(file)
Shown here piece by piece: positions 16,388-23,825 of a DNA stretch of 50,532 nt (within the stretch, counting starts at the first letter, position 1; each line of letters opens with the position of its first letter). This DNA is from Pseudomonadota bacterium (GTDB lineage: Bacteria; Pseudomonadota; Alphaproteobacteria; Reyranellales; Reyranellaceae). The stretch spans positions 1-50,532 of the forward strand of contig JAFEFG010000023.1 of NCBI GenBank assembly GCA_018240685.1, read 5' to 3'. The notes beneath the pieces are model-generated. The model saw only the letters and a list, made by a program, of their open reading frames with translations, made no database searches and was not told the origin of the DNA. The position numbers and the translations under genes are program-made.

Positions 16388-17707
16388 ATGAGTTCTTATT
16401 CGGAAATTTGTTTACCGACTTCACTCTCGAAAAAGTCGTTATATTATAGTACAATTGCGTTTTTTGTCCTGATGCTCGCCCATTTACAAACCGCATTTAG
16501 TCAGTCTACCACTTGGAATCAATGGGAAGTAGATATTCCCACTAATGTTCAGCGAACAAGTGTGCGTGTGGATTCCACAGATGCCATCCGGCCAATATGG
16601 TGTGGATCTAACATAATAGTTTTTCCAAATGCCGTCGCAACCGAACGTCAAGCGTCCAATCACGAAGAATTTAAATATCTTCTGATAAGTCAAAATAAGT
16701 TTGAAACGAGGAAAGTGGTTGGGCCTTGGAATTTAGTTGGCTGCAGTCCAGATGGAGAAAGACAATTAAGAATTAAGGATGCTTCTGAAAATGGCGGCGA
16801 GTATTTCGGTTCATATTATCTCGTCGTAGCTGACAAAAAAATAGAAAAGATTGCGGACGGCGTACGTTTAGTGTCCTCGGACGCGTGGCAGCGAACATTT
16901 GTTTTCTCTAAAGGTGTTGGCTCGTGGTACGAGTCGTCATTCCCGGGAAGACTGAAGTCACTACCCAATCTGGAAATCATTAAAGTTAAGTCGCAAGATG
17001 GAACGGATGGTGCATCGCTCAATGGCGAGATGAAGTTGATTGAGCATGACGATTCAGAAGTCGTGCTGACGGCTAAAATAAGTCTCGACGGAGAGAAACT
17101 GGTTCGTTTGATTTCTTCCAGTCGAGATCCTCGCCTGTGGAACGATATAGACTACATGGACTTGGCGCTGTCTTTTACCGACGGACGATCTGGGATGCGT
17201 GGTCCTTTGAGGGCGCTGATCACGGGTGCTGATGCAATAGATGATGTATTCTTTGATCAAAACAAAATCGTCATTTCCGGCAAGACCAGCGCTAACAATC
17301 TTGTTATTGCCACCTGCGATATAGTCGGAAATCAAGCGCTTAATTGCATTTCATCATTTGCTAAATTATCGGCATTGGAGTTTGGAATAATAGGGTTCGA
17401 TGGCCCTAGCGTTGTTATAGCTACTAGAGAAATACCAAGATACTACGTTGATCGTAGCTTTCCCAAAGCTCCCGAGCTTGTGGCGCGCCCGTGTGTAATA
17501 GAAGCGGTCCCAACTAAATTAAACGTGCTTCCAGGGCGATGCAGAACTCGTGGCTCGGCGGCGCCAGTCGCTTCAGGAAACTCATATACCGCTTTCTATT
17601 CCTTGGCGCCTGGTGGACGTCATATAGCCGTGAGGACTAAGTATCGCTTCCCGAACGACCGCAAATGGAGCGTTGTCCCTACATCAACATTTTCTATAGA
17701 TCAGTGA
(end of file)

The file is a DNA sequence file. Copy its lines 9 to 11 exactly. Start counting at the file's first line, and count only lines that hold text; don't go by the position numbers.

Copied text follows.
16901 GTTTTCTCTAAAGGTGTTGGCTCGTGGTACGAGTCGTCATTCCCGGGAAGACTGAAGTCACTACCCAATCTGGAAATCATTAAAGTTAAGTCGCAAGATG
17001 GAACGGATGGTGCATCGCTCAATGGCGAGATGAAGTTGATTGAGCATGACGATTCAGAAGTCGTGCTGACGGCTAAAATAAGTCTCGACGGAGAGAAACT
17101 GGTTCGTTTGATTTCTTCCAGTCGAGATCCTCGCCTGTGGAACGATATAGACTACATGGACTTGGCGCTGTCTTTTACCGACGGACGATCTGGGATGCGT